Everyone says that duckweeds reduce the amount of oxygen in the water.
So I thought it would be interesting to see how the dense cover of duckweeds was affecting the Old Pond.
For the last few days I’ve measured dissolved oxygen levels in my three ponds: the Old Pond, which is covered in duckweed, the New Pond, which is in full sun, and Katy’s Pond, which is shaded and rarely gets the sun.
The results are interesting.
All the ponds go up and down a lot – naturally oxygen levels are highest in the evening and lowest in the morning.
The New Pond is always highest and the Old Pond, covered in duckweed, is lowest. Katy’s pond – with mosses and in the shade – is in the middle.
What’s also interesting is that the New Pond currently has no submerged plants. It’s oxygen is produced – and used – entirely by microscopic algae.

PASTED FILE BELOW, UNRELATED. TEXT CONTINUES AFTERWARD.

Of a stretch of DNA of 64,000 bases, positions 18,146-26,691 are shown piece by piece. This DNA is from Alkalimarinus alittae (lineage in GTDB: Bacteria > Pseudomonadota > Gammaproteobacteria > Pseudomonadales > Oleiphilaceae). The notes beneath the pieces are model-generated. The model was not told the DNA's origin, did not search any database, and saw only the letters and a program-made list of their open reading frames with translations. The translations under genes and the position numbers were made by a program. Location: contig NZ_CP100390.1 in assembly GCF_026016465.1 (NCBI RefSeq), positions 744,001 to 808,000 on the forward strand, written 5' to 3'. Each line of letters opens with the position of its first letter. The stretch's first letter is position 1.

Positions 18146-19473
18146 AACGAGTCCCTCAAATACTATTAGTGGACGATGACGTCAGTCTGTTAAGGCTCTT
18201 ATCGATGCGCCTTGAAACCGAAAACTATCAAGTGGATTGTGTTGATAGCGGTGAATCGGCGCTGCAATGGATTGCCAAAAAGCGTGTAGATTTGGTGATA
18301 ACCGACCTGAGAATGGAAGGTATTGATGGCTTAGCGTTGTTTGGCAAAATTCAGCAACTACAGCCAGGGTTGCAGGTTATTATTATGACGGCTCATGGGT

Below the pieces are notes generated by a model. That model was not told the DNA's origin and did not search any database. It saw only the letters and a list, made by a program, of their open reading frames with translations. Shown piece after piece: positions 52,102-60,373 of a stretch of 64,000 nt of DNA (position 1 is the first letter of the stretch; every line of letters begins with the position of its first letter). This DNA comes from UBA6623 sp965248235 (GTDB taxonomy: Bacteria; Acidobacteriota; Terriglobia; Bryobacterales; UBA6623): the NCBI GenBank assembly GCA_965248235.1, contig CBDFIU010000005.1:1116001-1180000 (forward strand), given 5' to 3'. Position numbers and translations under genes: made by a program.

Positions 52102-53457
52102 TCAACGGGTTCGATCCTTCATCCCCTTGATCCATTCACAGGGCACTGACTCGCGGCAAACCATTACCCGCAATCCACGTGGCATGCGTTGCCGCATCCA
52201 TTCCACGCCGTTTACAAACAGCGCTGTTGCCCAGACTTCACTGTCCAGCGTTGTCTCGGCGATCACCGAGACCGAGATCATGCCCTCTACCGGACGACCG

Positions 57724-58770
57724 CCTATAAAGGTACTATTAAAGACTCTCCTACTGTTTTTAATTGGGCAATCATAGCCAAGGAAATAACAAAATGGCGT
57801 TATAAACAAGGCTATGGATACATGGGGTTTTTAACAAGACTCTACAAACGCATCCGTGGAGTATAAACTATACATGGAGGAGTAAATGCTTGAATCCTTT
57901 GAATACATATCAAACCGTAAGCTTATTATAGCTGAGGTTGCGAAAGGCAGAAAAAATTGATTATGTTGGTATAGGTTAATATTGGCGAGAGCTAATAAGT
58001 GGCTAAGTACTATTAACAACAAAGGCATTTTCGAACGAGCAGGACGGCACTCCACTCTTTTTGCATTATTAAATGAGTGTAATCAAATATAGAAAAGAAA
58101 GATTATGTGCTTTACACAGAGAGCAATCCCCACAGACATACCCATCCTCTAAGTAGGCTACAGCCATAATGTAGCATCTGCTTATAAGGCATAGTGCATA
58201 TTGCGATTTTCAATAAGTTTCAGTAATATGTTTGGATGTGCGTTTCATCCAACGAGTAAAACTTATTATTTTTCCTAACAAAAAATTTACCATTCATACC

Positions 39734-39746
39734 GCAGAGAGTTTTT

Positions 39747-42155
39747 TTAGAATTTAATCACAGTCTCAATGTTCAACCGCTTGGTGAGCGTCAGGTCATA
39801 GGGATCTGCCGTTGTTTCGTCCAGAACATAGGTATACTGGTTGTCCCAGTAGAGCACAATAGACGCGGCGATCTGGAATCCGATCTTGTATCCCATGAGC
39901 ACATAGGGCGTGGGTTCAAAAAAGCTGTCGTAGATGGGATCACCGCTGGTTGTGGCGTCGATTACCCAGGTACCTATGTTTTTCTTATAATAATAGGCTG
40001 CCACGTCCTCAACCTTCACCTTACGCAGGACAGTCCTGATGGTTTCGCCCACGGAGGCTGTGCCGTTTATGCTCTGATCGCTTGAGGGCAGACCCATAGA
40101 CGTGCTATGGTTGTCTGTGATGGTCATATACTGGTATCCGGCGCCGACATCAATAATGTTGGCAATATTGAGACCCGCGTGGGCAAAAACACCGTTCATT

So oxygen is behaving as we would expect. But what effect is this having on the animals in the ponds? This is harder to say as we can’t really compare the ponds because they have completely different animal communities.
But what about in the Old Pond where’s there’s least oxygen? Here the range of animals is pretty much the same as we’ve seen throughout the year – including at those times when there was much more oxygen in the water. It’s harder to say whether numbers are greater or fewer – I haven’t counted things carefully enough to say anything about this.
So far the only really big differences from earlier is the complete lack of backswimmers and more mosquito larvae than before (see the post on scaring mosquitos off).
At the moment the low level of oxygen in the Old Pond doesn’t seem to be affecting the animal community too much – it will be interesting to see how things develop over the autumn and winter.